1 March 2018
Changes to be aware of at the start of the new tax year:
Auto-enrolment (workplace pensions)
Contribution rates will increase with effect from the first payday in the new tax year (6 April) as set out below:
|Employer’s Contribution||Employee’s Contribution|
|Pre 6 April 2018||1%||1%|
|6 April 2018 to 5 April 2019||2%||3%|
These are the minimum contributions and are applied usually to qualifying earnings, which are those earnings between the lower and upper earnings limits for National Insurance. In some cases, they are applied to pensionable pay, which is an amount defined by the rules of the pension scheme.
National Living Wage
The standard rate for those aged over 25 increases from £7.50 to £7.83. There are other rates as follows:
|Year||Over 25||21-24||18-20||Under 18||Apprentice|
National Living Wage common errors
There have been some high-profile cases recently which have caused both financial and reputational damage to the companies involved. Please be aware of the following points:
- If you use the apprentice rate, ensure that these employees are in fact on listed apprenticeship schemes or that workers are engaged under a contract of apprenticeship. Note also that apprentices older than 19 years of age must be moved onto the relevant age-related rate after the first year of their apprenticeship.
- Don’t use overtime or premium rates in your calculation of NLW. The rate that counts is that before adding extra pay for overtime or shift working.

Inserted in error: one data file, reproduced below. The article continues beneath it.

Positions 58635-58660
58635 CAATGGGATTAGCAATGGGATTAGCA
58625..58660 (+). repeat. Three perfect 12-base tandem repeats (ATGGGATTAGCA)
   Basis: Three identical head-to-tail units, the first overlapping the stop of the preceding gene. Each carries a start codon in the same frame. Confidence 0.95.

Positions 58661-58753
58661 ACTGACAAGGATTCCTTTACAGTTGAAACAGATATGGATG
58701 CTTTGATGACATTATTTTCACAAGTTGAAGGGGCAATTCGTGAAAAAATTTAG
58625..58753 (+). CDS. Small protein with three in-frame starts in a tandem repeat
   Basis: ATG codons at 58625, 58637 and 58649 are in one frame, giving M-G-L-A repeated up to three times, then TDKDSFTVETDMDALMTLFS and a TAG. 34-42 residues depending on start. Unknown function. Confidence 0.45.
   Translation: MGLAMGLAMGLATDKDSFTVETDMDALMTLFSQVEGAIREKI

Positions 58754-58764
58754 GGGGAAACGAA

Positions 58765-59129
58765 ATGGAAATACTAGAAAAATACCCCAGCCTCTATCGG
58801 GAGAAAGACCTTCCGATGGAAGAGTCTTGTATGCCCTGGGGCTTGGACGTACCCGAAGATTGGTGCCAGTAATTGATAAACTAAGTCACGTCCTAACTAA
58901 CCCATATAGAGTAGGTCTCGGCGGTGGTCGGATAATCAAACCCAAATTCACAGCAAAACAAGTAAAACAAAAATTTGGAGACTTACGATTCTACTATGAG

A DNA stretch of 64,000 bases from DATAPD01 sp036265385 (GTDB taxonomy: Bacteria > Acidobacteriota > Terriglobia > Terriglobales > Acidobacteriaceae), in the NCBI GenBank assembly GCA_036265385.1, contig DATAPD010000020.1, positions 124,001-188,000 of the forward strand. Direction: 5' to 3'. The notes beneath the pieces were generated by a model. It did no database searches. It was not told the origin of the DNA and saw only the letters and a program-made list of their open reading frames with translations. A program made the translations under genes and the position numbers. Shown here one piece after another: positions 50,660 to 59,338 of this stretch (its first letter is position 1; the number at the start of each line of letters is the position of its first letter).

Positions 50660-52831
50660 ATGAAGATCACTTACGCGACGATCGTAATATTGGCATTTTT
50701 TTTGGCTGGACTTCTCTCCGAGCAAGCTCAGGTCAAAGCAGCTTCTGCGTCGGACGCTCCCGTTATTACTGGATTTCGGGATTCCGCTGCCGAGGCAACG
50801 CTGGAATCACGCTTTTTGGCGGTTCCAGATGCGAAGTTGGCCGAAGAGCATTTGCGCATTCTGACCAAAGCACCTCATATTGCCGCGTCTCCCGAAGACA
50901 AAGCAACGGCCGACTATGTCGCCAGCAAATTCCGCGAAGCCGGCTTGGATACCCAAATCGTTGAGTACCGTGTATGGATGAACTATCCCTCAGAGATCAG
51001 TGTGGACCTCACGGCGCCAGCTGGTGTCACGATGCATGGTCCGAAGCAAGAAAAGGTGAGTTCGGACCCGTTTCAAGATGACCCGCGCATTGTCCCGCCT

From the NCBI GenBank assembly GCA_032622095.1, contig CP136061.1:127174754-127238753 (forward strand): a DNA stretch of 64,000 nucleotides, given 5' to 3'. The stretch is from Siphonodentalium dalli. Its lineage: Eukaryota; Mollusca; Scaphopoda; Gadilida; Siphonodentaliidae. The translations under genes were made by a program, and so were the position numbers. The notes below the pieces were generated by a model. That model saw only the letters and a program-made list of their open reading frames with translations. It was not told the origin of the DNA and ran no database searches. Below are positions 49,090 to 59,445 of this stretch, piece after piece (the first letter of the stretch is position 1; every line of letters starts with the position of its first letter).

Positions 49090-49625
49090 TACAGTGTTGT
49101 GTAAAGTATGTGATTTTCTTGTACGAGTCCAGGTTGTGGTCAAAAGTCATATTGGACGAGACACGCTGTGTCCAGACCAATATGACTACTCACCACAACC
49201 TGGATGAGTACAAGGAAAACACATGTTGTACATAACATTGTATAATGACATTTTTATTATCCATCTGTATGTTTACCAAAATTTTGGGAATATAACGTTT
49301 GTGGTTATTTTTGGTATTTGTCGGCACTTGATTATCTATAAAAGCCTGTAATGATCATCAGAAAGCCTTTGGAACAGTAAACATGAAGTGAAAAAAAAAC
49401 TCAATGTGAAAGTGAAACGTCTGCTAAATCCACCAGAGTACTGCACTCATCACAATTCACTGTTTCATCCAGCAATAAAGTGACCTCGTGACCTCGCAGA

- If you require your employees to attend early or stay late for training, if they need to put on protective clothing, be debriefed, go through security searches, etc. this time must also be paid at least at the NLW rate.
- Mobile employees must be paid from the time they attend the first customer of the shift to the time they finish with the last customer.
- Gratuities received from customers cannot be counted as pay.
- Certain deductions are not allowed if they reduce the pay to a rate lower than NLW. These include deductions for company uniform, tools, safety clothing and the staff Christmas event. It is also not permitted for an employee to pay a third party for such items if this would have the effect of reducing their pay to below the NLW. This provision generally applies to any deductions for the employer’s benefit.
Other deductions, such as Income Tax, National Insurance, student loan repayments, and corrections for overpaid wages, are not affected by this rule. It is also allowable to deduct accommodation expenses where accommodation is provided with the job.
The National Living Wage is not as simple as it looks. If you have any employees who are paid at or slightly above the NLW rate why not give one of our payroll experts a call so that we can check that you not running any risks.
As one of the leading firms of accountants in the North East, with offices in Newcastle, Sunderland and Jarrow, we have the expertise to advise you on a wide range of tax related issues. If you would like to speak to one of our local experts, please contact us.